The CBC reports that air samples taken over northern Alberta operations suggest previous pollution figures could be way off and operations in Alberta’s tar sands may be emitting significantly more carbon dioxide than previously calculated according to newly published research from federal scientists.
Researchers, including some from Environment Canada, calculated emissions rates for four major tar sands mining operations using air samples collected in 2013 on 17 airplane flights over the area.
The results, which were published in the journal Nature Communications, show that “carbon dioxide emissions are 64 per cent higher, on average, than what the companies themselves reported to the federal government using the standard United Nations reporting framework for greenhouse gases.”
If other companies have under-reported emissions, “Canada’s overall greenhouse gas emissions could be as much as six per cent more than thought — throwing a wrench into the calculations that underpin government emissions strategies.”
Big Oil companies have to report their carbon emissions to the federal government’s national inventory as part of Canada’s obligations under the United Nations convention on climate change.
For the study, scientists gathered hundreds of air samples during more than 80 hours of flights over four major surface mining operations in northern Alberta including Syncrude Canada’s Mildred Lake facility, Suncor’s Millennium and North Steepbank site, Canadian Natural Resources Ltd.’s Horizon mine, and what was then Shell’s Albian Jackpine operation, now majority owned by Canadian Natural.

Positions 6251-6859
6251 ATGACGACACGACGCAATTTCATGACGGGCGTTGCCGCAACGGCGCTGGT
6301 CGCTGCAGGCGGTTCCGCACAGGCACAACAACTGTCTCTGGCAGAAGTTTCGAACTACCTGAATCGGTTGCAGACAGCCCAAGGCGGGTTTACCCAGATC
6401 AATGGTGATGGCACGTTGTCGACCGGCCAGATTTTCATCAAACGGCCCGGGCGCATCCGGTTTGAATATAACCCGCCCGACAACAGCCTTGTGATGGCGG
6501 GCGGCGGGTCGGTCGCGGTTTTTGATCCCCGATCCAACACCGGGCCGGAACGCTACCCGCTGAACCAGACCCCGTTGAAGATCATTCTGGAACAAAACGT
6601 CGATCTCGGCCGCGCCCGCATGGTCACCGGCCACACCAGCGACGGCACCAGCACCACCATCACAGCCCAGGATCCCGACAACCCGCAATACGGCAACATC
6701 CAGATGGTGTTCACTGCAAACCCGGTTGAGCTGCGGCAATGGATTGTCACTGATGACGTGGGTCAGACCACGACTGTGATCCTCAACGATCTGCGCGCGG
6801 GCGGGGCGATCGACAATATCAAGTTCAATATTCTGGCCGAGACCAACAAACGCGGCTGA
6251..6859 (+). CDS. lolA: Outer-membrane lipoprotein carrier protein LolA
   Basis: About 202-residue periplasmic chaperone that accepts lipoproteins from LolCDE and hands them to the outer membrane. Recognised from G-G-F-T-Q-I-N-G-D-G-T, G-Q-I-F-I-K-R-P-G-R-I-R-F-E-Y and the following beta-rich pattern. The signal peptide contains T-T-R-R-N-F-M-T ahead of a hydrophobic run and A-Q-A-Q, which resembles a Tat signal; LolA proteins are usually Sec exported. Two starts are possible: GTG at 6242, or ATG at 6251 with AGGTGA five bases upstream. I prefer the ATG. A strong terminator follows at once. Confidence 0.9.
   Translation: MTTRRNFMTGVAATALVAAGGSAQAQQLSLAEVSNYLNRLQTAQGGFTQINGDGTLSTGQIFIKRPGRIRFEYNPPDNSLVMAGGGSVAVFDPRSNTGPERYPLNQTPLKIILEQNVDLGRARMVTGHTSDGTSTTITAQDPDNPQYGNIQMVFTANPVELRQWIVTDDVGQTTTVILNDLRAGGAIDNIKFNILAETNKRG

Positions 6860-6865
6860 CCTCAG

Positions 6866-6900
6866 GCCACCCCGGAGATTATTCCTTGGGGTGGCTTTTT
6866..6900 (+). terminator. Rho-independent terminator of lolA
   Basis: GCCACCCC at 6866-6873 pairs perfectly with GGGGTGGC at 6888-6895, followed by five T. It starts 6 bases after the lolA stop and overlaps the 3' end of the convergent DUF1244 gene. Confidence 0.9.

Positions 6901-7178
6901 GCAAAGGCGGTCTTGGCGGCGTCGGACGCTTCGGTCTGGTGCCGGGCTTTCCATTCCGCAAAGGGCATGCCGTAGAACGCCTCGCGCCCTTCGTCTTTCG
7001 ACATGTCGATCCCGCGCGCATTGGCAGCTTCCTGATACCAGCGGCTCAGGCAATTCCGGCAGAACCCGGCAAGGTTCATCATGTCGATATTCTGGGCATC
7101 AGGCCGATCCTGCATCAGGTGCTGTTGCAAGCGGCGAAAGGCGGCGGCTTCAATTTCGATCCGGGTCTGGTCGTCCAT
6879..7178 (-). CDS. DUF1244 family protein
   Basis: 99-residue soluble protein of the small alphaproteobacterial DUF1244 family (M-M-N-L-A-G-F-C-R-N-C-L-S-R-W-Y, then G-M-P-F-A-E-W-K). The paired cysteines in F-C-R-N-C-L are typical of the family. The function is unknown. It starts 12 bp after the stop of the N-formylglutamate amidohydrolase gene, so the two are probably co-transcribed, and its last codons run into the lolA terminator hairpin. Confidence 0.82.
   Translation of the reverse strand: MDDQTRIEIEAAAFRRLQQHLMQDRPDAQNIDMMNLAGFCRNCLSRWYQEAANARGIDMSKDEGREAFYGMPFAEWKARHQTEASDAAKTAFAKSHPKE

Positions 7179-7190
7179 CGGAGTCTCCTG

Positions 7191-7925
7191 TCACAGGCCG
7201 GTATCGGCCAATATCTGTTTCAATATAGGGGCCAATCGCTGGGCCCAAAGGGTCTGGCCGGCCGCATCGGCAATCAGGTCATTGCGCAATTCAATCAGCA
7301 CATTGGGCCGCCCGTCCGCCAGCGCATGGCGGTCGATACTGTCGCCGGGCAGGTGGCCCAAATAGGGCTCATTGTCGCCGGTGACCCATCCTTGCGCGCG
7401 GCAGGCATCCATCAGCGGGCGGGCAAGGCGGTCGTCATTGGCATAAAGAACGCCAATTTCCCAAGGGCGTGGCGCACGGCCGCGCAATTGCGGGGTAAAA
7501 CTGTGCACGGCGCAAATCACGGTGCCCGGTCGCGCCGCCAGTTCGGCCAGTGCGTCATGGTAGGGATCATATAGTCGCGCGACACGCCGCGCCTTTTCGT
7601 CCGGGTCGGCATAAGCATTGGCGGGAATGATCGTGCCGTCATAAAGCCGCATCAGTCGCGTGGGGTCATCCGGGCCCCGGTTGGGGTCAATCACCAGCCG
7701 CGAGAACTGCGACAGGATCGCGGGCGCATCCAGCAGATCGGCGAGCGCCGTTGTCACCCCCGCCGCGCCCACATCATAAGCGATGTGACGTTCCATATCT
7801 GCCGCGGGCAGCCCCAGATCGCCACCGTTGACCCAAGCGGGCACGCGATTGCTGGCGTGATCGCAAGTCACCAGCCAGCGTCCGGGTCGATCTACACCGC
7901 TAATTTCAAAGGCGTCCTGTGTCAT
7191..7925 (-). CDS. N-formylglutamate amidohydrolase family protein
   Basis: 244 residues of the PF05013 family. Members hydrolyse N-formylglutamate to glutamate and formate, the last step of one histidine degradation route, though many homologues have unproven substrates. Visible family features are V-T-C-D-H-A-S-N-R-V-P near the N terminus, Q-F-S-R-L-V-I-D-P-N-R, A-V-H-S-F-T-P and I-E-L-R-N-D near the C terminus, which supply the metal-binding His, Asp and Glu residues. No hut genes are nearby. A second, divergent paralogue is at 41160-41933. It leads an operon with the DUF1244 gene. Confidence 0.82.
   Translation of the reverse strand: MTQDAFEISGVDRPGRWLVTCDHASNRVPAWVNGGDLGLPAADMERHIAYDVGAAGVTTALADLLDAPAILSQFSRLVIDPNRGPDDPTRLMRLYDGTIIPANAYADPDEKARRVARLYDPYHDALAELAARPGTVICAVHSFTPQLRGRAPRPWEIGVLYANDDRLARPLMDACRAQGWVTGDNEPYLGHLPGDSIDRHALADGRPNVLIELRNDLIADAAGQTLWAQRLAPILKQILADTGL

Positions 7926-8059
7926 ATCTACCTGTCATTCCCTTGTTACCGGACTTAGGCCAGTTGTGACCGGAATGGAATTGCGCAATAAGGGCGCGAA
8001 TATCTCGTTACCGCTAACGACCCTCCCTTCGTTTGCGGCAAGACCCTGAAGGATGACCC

The study found that “the gap between the facilities’ reported carbon dioxide emissions and the levels calculated by researchers was 13 per cent for the Suncor site, 36 per cent for the Horizon mine, 38 per cent for Jackpine and 123 per cent for Syncrude.”
The review left out emissions from all tar sands operations that use in-situ extraction, which involves pumping steam into the ground to get the petroleum out and is considered even more polluting than surface extractions. Most of the tar sands require in-situ extraction. This means the overall amount of underreported greenhouse gas emissions could be significantly higher.
“The bottom line is we still have more work to do in terms of really determining how much is being emitted,” said an Environment Canada scientist.
The Council of Canadians is calling for urgent action to transition to a low-carbon future. Canada is going in the wrong direction – we are still stuck in the tar sands, the fastest growing source of our greenhouse gas emissions in North America. Our government’s focus on export-oriented trade in the name of becoming an “energy superpower” is trumping needed action on climate change and energy security. Climate justice demands that we address the root causes of the climate crisis, including unsustainable production, consumption and trade. Real solutions must be based on democratic accountability, ecological sustainability and social justice.